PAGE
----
Monday, April 27, 2015

If I were to name this story today: Activation of a certain molecule allows for degradation of this organelle that follows maternal inheritance exclusively. An increase in ESR and CRP will be seen w/in 3 days of initial molecules activation. True or False?

There is a lot going on in the world right now -- at large, and of course, in my little world, too. Instead of exploring my thoughts on things, I'm going to post what will probably be the last "clip-show-blog-post." It is my favorite thing I've ever written, and the story that won a bunch of awards during undergrad and had me reading an excerpt from it in front of a bunch of fancy people. One day I'd like to retool it, expand the story perhaps, but that day is not today. It should be noted that this was the last time I tried to snuggle up to DFW and throw in a bunch of junk in the form of footnotes, nevertheless, I'll let them stay since this was the last version I crafted. I thought it would be nice to add in some pictures, too. These pictures are of the places I was imagining when writing this thing.  Here it is:




Apoptotic Adventures While Whale Watching

                  “So, since you’re starting your third round of chemotherapy, I was - Elizavita? Liz? Hello? Ya’ with me?” Dr. Chargaff looked up, his thick eyebrows with their poly-directional hairs having to move farther up his well tenured forehead to meet my gaze, which had also, a moment ago, been an observer of my spouse’s descent into yet another catatonic state of being.
                  “She, uh, done this before?”
                  “Yeah, they’ve been happening fairly regularly since the diagnosis. Usually they happen when she’s on the deck. Lately, I’ve just been ploppin’ down next to her, makein’ sure she’s OK, and, keeping an eye out for the grey whales. That time o’ year, ya know. She doesn’t stay in her mini-coma too long. They haven’t worried her, so I haven’t been worried either. But, this is the first episode outside of our home, which I’m aware of.”
                  “So…how’s her pain management going…? That Dilaudid[1] I gave her--pretty powerful stuff.” Dr. Chargaff didn’t usually beat around the bush. Usually he would come right out and ask me anything. Most other oncologists that Liz and I had met with displayed an open condescension for my status as a leading bio-medical researcher, a cancer biologist, no less. First impression of Dr. Chargaff was his smile, namely that he had one, and, even though he hadn’t been in an operating room, or in any room messier than the cafeteria in decades, he still wore scrubs, with the obligatory stethoscope around his neck. All the previous Docs wore the requisite tailored Italian shirt with the equally impressive neck tie. Funny, how oncologists seemed so serious compared to other doctors. If any patients needed a little cheer weren’t they the terminally ill ones?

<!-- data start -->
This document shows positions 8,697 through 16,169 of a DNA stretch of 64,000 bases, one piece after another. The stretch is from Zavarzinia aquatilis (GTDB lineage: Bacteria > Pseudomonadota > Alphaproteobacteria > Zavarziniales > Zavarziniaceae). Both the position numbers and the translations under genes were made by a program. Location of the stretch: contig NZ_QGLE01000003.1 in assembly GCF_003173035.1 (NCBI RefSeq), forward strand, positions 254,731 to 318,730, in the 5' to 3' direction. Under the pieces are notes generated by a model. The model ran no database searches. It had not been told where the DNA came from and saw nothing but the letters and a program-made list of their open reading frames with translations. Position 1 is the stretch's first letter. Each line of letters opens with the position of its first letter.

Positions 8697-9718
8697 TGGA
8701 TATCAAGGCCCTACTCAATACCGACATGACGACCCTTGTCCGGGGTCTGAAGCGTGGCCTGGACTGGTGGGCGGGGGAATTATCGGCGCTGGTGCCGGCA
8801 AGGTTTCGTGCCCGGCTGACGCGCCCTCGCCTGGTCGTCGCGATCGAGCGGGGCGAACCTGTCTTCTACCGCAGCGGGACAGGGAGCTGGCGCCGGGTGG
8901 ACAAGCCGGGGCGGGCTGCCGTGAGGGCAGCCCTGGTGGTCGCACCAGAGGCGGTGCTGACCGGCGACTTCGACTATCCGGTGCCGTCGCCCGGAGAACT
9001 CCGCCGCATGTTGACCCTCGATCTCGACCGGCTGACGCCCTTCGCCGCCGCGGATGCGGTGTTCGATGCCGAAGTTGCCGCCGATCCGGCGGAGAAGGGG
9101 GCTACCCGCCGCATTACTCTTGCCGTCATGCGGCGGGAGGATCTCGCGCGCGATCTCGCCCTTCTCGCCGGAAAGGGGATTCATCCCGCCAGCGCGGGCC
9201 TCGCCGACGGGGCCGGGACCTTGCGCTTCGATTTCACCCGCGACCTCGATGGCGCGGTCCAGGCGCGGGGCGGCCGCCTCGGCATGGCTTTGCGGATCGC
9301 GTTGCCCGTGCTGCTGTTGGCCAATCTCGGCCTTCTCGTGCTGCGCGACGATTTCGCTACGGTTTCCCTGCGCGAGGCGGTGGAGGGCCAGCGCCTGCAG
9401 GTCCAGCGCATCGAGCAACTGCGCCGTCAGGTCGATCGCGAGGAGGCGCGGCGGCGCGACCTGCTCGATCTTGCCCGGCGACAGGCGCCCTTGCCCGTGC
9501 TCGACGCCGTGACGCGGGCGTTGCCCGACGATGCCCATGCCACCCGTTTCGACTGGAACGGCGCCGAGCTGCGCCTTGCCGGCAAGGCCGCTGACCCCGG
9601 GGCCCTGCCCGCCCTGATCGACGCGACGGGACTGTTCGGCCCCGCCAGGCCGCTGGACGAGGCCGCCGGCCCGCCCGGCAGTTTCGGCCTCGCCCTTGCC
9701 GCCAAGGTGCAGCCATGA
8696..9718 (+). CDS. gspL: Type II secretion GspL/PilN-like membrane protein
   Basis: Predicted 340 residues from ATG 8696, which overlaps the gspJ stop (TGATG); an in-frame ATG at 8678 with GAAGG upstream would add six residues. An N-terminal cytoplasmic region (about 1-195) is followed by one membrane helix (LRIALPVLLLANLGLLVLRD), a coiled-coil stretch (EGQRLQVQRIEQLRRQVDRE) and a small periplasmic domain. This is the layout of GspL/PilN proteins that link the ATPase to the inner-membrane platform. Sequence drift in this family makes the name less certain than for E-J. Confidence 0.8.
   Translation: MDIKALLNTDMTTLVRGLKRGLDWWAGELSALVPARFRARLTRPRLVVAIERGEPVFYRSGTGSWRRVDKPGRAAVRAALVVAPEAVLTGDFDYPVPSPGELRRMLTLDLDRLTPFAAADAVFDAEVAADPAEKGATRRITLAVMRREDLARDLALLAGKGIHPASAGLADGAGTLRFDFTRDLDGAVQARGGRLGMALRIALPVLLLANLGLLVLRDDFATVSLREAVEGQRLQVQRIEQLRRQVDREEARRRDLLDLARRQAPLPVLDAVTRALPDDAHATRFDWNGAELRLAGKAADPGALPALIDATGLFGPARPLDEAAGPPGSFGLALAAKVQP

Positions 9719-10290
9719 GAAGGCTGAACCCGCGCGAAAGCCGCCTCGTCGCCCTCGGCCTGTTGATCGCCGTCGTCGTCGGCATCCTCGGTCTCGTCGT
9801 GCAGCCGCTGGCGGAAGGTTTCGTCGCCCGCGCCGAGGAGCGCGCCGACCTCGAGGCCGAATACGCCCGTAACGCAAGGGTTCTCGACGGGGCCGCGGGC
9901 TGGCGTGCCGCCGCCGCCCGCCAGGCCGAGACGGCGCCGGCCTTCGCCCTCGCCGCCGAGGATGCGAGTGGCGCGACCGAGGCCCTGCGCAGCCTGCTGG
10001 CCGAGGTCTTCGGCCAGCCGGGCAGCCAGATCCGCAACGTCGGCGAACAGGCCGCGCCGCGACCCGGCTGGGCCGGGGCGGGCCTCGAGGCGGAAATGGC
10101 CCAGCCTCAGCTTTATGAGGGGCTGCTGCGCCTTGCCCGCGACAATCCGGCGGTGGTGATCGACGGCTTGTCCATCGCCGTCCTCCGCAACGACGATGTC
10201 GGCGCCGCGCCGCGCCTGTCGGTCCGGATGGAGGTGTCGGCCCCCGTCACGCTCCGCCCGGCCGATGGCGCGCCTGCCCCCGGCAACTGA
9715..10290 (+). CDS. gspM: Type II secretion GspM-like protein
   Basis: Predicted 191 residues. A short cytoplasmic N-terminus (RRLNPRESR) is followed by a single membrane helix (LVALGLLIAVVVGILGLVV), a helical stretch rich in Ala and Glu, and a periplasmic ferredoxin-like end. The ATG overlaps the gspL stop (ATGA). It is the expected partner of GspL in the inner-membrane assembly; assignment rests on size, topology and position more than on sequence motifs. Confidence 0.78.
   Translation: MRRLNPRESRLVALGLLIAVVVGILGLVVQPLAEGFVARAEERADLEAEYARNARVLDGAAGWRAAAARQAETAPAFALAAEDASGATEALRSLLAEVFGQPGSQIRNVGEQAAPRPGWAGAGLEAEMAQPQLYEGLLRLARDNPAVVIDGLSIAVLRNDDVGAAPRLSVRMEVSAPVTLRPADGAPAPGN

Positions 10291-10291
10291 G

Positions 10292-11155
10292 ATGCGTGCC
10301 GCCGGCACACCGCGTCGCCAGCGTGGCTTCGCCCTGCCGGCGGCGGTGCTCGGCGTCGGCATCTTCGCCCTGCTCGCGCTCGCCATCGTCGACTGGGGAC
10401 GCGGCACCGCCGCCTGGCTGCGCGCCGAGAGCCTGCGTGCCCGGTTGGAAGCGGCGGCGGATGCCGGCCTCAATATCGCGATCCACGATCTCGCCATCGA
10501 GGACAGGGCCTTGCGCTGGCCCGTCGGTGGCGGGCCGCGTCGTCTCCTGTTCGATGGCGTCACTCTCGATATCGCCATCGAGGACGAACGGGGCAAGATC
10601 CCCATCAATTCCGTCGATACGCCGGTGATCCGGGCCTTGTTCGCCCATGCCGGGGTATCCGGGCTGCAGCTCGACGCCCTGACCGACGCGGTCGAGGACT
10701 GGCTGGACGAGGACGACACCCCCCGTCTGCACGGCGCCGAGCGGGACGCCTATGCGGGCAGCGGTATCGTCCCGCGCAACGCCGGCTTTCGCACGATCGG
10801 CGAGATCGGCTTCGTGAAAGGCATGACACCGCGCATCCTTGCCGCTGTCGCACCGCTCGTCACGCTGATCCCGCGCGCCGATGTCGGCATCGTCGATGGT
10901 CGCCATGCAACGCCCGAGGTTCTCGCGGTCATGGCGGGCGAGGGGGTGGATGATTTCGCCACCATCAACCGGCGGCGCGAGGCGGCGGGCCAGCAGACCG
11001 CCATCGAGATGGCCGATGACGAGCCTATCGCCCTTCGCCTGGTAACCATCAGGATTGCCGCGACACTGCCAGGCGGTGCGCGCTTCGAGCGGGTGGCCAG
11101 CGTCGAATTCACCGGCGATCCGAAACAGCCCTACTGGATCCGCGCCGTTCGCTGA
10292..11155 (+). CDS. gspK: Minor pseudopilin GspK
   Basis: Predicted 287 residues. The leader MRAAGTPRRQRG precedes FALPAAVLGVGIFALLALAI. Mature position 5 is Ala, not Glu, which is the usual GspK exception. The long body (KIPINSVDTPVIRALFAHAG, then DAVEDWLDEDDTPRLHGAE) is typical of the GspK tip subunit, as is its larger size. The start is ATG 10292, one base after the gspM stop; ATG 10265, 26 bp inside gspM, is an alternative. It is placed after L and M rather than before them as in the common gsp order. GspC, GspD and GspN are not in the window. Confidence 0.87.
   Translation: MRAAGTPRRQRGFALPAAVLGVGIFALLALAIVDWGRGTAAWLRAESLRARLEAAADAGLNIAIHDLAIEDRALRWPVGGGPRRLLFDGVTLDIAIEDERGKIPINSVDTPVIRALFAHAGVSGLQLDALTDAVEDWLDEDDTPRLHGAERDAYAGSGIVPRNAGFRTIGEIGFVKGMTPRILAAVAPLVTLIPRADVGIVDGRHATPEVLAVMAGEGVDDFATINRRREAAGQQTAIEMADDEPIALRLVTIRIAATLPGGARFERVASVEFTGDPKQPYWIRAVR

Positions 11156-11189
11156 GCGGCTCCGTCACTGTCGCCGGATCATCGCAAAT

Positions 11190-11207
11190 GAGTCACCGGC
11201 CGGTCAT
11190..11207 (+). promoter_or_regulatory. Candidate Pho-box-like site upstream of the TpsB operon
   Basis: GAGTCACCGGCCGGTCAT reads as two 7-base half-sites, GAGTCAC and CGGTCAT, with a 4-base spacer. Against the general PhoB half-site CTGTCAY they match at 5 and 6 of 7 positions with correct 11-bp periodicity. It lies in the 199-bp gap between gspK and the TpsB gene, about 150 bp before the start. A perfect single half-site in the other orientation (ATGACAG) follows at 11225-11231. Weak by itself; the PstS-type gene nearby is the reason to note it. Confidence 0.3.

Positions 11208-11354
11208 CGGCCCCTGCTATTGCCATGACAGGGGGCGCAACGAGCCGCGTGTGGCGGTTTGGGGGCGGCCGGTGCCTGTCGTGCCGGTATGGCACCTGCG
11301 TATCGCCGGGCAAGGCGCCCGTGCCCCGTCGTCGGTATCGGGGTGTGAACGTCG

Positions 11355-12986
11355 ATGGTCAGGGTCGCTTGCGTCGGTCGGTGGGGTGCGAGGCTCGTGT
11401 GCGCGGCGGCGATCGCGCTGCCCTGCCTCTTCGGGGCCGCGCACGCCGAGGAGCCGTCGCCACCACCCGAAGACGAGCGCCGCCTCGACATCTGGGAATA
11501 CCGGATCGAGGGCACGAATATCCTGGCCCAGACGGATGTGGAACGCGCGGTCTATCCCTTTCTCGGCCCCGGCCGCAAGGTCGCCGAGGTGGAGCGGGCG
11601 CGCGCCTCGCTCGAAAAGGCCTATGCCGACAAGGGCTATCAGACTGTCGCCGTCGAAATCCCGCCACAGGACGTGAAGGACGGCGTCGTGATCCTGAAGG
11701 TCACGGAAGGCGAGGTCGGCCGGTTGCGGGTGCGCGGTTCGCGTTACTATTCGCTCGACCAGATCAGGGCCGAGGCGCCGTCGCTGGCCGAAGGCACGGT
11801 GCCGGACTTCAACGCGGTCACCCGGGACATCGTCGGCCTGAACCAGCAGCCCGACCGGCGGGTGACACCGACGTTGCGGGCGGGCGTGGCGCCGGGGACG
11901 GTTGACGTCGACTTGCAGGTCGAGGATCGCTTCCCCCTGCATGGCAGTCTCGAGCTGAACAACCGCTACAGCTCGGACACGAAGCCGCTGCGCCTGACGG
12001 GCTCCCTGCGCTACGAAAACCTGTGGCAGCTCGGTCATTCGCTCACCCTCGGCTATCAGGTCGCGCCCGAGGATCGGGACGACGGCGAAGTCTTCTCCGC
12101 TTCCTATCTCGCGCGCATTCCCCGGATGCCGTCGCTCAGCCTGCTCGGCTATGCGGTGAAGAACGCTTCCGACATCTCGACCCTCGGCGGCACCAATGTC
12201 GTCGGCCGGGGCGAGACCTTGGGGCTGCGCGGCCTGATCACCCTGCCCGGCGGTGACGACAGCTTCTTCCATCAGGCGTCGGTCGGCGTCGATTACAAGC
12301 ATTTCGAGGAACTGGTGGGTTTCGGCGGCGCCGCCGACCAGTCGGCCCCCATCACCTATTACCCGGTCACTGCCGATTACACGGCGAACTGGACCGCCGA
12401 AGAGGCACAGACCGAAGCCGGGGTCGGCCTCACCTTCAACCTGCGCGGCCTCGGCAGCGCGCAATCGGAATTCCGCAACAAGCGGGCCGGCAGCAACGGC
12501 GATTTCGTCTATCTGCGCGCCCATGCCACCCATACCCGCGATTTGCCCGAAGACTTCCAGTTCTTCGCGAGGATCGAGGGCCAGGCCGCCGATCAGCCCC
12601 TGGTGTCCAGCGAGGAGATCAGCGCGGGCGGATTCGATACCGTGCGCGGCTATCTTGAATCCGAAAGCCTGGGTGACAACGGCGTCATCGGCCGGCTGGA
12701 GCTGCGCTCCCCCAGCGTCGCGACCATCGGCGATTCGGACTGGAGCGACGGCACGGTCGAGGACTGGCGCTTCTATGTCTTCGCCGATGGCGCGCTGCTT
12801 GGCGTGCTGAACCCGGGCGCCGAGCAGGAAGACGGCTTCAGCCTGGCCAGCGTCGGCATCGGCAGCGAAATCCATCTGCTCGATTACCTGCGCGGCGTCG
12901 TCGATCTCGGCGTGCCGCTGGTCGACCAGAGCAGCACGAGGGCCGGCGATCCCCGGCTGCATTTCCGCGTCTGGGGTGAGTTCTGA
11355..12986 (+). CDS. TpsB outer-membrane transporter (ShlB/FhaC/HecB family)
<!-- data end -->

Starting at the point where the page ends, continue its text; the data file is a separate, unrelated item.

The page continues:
“She hasn’t touched the stuff since the first bout of chemo. Gave her bad dreams, she said. I’ve had one or two, though: eat one of those with a whiskey neat, phew, I’m good for the weekend.”
                  “Dr. Avigail, I’m sure I don’t need to play advocate for your liver…” Said Dr. Chargaff with a diminutive, grim grin.
                  “Yes, indeed you don’t.” My mind, via its abstract, yet highly pertinent association mechanism, took me back to all the research associates and interns who took so many smoke breaks throughout the day. What was it about studying the machinery of death that made one want to have a smoke so bad?
                  I stepped out from behind my wife to a crouching position beside Dr. Chargaff. I placed my hand on Liz’s shoulder and looked into her green eyes. Her new wig was really quite nice; hadn’t really noticed before, but she hadn’t had that hairstyle since we were engaged. It may be called the “bob” when the hair is neck length and curls in under the chin. Liz was still quite stunningly beautiful.